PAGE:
Following entries from more than 250 teams around the world, the $10m (£8m) Longitude Prize on AMR has been awarded by Challenge Works (part of innovation agency Nesta) to the PA-100 AST System from Sysmex Astrego.


PA-100 - Analyser Unit and Cartridge

The Longitude Prize on AMR launched in 2014 – funded by Nesta – to incentivize the creation of new diagnostic tests that, in a matter of minutes, can identify whether an infection is bacterial, and if so, the right antibiotic to prescribe to slow the spread of antibiotic resistant infections. The goal is to replace the 2-3 day lab test process that doctors and patients must currently endure, and end “just in case” prescribing that is prevalent as a result which promotes the development of antibiotic resistance.

Innovative diagnostic test

The PA-100 AST System is an innovative diagnostic test based on technology from Uppsala University in Sweden. The test will transform the treatment of urinary tract infections and brings the power of laboratory testing into a doctor’s office.

Using a 0.4CC (400µl) sample of urine on a smartphone-sized cartridge, the test can identify the presence of a bacterial infection in just 15 minutes and accurately identify the right antibiotic to treat it within 45 minutes. This supports health workers in their clinical decision making at the point of care, and opens up the significant possibility of previously “retired” first-line antibiotics coming back into use for the majority of patients.

Betsy Wonderly Trainor, Alliance director at CARB-X (Boston University) and Longitude Prize judge said: “This test would support healthcare professionals to make well-informed decisions at primary care facilities rather than only in health settings with available laboratories. By increasing access to diagnostics, we can significantly improve our ability to address antibiotic resistance, helping clinicians select appropriate treatment more efficiently.”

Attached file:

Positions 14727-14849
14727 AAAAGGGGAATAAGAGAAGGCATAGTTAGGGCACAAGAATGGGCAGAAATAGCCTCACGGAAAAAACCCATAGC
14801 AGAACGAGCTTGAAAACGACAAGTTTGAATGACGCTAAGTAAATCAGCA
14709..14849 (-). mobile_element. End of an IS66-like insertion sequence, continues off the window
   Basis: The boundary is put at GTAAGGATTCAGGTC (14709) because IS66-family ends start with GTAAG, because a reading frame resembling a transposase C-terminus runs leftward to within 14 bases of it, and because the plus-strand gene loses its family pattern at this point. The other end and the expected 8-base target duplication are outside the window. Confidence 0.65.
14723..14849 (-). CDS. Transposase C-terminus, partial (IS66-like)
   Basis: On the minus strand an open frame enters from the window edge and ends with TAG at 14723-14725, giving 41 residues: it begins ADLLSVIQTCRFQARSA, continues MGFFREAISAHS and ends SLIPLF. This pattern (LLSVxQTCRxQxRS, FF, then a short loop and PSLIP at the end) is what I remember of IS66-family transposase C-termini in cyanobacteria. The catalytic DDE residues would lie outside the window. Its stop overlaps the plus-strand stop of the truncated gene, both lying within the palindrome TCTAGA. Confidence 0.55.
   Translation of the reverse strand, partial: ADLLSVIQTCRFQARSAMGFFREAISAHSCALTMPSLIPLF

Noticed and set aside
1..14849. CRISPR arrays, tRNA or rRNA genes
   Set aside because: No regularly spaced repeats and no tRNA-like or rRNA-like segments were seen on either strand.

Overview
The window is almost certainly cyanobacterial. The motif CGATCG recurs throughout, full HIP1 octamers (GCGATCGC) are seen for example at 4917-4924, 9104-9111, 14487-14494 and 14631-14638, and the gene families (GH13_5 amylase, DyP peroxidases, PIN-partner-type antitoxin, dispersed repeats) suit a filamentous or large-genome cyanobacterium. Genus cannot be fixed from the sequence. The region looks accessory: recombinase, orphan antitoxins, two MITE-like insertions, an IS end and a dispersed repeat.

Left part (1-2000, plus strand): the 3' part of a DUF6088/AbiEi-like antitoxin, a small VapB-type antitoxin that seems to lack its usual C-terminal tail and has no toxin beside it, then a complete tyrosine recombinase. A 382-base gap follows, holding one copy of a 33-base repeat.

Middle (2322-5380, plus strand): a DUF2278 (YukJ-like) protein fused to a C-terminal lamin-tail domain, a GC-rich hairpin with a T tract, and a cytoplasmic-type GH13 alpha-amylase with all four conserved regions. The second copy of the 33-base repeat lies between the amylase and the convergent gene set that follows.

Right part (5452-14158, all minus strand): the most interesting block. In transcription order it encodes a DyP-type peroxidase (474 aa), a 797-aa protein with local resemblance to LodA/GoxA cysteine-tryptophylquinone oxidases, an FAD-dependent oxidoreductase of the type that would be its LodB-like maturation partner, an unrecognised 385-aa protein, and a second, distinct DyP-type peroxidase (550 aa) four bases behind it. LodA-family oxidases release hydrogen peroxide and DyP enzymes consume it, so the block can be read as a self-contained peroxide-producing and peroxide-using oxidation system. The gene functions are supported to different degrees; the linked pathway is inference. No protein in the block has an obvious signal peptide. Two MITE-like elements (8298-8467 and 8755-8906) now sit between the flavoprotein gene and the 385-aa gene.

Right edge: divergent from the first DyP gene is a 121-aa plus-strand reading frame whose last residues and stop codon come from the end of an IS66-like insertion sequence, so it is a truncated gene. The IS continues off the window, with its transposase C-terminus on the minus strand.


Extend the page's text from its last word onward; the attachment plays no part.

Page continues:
Special envoy

Dame Sally Davies, UK Special Envoy on Antimicrobial Resistance, former Chief Medical Officer of England and Longitude committee member said:

“Without antibiotics, modern medicine as we know it is in real danger of collapse. Every day, healthcare workers make urgent clinical judgements for the good of their patients, but we can no longer afford ‘just-in-case’ prescribing of antibiotics. The Longitude Prize winner lays the groundwork for a sea-change in how we manage these precious medicines, where healthcare workers are supported with rapid and relevant diagnostic tests to make the best decisions for their patients with confidence that they are prescribing the right drug, first time.”

In 2019, antibiotic resistant infections directly killed 1.3m people around the world and contributed to the deaths of 5m in total. By 2050 it is predicted antibiotic resistant infections will cause 10m deaths annually. The World Bank estimates antibiotic resistance could result in $1tn in additional health costs by 2050 and up to $3.4tn in lost GDP by 2030.

In the USA, up to 6% of all healthcare visits (about 7m a year) are UTI-related, costing the US healthcare system $1.6bn. In 20-30% of sepsis patients, the infection originates from the urinary tract, and urosepsis often develops from UTIs - up to two in five people that develop severe sepsis will lose their lives. One recent California-based study found over half (57%) of UTIs were caused by bacteria resistant to at least one antibiotic.